The transgender model cum activist, Munroe Bergdorf, 34 has openly narrated her ordeal at the hands of a man who stalked her after a night out, brutally raped and locked her in a room for two hours. This she did while on the Loose Women panel.
According to her, the man had found out where she worked. He proceeded to stalk her before carrying out the horrifying act which she believes was made possible given the ‘demonisation‘ of transgender bodies. Muroe had revealed this when asked how she felt about her transition.
There was a really difficult time in the book, I was sexually assaulted right at the beginning of my transition.’ I had this encounter because society demonises our bodies so much to the point where men who find us attractive are being fed it is so wrong that they do it in secret and often enact sexual violence on us.
‘I was locked in a room for two hours and raped, I was stalked for six hours before, I met him on a night out and then he found where I lived and where I worked and raped me very badly.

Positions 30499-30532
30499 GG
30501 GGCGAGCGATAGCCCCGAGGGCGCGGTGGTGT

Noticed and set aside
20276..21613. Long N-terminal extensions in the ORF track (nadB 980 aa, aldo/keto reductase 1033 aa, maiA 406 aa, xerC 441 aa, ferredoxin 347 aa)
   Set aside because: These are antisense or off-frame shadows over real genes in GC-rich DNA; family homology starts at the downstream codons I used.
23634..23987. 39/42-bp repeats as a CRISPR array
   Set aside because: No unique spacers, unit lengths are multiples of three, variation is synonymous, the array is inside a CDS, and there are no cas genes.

‘It just sent me on a really dark trajectory because there was no help and socially and culturally things have gotten worse and we are being painted as the people you should be looking out for when really we are all being affected with misogyny and violence against women.’
In an interview with The Guardian, Munroe said;
When you look at someone and you know they want to kill you, and they don’t see you as human enough to respect you when you say ‘no, you don’t want to have sex with them’, and [they] rape you anyway, that just kills a part of you.’
‘I don’t know how I can unsee that. I still struggle to think of that period because I lost all hope. After that, I started hating myself a lot and entered abusive relationships because I didn’t think I deserved any more.’
Munroe Bergdorf is considered the first trans person to have appeared on the cover of Cosmopolitan UK and to be hired by the cosmetics giant L’Oréal. She recently announced the publication of her book, a memoir, narrating her experiences from childhood until she transitioned. She admits that writing the book was a struggle for her.
According to her,
I do feel proud of myself for getting through it and for taking something positive from it. For a long time, I struggled to see the upside.”
Munroe considers herself an advocate for other trans-women in dysfunctional relationships, and abuse. Especially those seeking solace in drugs and alcohol, and mental health collapsing.
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